When Thunder Roars, Go Indoors!
What You Might Not Know About Lightning
- All thunderstorms produce lightning and are dangerous. In the United States, in an average year, lightning kills about the same number of people as tornadoes and more people than hurricanes.
- Lightning often strikes outside the area of heavy rain and may strike as far as 10 miles from any rainfall. Many lightning deaths occur ahead of storms or after storms have seemingly passed.
- If you can hear thunder, you are in danger. Don’t be fooled by blue skies. If you hear thunder, lightning is close enough to pose an immediate threat. Lightning leaves many victims with permanent disabilities. While a small percentage of lightning strike victims die, many survivors must learn to live with very serious lifelong pain and neurological disabilities. There is no safe place outside in a thunderstorm. Plan ahead to avoid this dangerous situation! If you’re outside and hear thunder, the only way to significantly reduce your risk of becoming a lightning casualty is to get inside a substantial building or hard-topped metal vehicle as fast as you can. In addition, you should avoid the following situations which could increase your risk of becoming a lightning casualty. Remember – there is no substitute for getting to a safe place.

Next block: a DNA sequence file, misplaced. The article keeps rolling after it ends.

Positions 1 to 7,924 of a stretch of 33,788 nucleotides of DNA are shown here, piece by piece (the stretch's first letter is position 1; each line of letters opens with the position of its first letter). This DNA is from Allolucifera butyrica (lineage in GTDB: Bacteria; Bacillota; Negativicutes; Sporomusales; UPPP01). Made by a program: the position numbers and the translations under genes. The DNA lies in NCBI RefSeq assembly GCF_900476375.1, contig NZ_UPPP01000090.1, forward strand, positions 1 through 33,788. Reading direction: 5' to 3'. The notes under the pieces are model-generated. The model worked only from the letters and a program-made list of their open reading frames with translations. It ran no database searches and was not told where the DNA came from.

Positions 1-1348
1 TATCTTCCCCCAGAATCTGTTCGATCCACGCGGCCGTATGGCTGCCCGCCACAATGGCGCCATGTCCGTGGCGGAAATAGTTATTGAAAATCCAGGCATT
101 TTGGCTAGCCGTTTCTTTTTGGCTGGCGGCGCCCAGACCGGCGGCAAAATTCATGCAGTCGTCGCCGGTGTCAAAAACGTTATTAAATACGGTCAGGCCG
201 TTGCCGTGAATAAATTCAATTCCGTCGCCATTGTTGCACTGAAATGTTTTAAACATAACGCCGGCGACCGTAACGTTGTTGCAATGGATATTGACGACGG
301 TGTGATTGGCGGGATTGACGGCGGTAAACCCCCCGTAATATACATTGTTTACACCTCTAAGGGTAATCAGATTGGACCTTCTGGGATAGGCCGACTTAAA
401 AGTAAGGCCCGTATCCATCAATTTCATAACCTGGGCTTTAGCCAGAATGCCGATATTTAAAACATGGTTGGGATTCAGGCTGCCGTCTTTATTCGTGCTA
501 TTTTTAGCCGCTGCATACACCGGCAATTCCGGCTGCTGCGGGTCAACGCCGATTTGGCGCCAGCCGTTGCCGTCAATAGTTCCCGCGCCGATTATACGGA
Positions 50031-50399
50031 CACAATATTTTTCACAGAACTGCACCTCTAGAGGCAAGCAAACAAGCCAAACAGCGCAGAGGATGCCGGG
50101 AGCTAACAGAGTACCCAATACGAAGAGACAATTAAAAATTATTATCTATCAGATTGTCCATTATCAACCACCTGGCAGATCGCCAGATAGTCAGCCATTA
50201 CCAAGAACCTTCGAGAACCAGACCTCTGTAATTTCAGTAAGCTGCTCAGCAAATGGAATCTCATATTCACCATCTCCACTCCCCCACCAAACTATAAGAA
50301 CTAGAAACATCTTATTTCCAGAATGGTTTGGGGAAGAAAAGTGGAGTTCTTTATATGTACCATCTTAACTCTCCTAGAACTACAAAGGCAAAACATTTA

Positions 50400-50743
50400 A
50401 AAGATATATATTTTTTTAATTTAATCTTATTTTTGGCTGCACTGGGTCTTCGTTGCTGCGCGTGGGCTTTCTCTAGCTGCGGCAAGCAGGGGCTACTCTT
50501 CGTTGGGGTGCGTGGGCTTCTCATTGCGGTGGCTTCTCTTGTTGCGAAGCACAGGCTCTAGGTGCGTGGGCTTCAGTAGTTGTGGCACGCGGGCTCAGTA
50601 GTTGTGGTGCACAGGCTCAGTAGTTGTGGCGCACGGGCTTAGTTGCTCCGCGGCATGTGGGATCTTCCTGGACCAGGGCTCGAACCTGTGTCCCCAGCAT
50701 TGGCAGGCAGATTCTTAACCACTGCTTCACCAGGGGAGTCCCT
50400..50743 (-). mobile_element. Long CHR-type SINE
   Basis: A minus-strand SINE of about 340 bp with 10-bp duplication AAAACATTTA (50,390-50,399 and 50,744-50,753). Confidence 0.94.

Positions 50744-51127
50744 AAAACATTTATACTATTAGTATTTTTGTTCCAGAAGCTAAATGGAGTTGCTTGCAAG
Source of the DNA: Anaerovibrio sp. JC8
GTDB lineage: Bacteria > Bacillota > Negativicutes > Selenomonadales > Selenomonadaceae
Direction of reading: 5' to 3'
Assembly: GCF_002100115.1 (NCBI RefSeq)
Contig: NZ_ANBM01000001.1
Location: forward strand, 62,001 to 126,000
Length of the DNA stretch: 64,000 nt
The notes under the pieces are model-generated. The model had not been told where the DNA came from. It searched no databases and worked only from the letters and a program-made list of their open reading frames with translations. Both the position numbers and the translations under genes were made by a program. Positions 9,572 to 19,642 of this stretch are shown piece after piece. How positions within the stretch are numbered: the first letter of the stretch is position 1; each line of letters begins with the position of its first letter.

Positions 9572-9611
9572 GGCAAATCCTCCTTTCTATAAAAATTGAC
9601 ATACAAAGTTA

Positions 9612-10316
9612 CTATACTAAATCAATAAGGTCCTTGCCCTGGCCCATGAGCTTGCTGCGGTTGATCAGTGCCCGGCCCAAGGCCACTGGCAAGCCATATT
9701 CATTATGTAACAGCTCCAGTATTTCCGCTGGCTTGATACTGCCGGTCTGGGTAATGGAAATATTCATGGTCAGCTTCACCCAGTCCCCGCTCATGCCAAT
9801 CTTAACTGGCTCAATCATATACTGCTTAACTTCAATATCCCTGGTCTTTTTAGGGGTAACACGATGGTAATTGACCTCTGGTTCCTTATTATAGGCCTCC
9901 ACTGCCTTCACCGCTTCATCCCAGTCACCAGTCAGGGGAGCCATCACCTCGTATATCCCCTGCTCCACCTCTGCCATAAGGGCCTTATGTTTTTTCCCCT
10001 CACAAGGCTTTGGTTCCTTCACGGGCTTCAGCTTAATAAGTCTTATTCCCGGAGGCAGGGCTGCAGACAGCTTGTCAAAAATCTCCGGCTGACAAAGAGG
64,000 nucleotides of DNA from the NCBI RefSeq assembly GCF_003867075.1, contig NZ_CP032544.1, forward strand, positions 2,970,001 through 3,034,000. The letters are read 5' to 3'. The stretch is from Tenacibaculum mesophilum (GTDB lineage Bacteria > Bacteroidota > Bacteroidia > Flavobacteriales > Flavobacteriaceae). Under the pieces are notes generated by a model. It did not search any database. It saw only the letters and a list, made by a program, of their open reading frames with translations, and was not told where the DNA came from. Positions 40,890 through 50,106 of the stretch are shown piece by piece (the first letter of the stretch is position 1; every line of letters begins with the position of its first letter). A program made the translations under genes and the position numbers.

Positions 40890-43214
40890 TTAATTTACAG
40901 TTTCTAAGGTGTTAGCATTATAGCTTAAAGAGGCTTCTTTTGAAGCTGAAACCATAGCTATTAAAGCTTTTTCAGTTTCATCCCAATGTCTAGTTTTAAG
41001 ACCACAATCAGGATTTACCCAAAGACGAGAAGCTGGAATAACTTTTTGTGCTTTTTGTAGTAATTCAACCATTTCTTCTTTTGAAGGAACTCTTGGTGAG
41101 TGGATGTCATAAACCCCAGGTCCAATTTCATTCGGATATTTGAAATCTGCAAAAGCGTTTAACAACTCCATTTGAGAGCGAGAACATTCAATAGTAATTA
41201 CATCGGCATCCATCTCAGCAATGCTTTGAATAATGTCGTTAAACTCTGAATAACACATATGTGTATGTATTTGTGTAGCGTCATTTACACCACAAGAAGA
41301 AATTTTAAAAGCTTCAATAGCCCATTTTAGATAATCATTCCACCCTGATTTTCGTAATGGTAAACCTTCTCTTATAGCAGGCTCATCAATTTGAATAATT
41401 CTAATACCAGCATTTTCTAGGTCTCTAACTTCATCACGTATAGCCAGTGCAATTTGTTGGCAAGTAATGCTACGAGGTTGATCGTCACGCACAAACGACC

- Avoid open areas. Don’t be the tallest object in the area. Stay away from isolated tall trees, towers or utility poles. Lightning tends to strike the taller objects in an area.
- Stay away from metal conductors such as wires or fences. Metal does not attract lightning, but lightning can travel long distances through it. If you are with a group of people, spread out. While this actually increases the chance that someone might get struck, it tends to prevent multiple casualties, and increases the chances that someone could help if a person is struck.
Act Fast If Someone Is Struck by Lightning!
- Lightning victims do not carry an electrical charge, are safe to touch, and need urgent medical attention. Cardiac arrest is the immediate cause of death for those who die. Some deaths can be prevented if the victim receives the proper first aid immediately.
- Call for help. Call 9-1-1 or your local ambulance service.
- Give first aid. Do not delay CPR if the person is unresponsive or not breathing. Use an Automatic External Defibrillator if one is available.
- If possible, move the victim to a safer place. Lightning can strike twice. Don’t become a victim.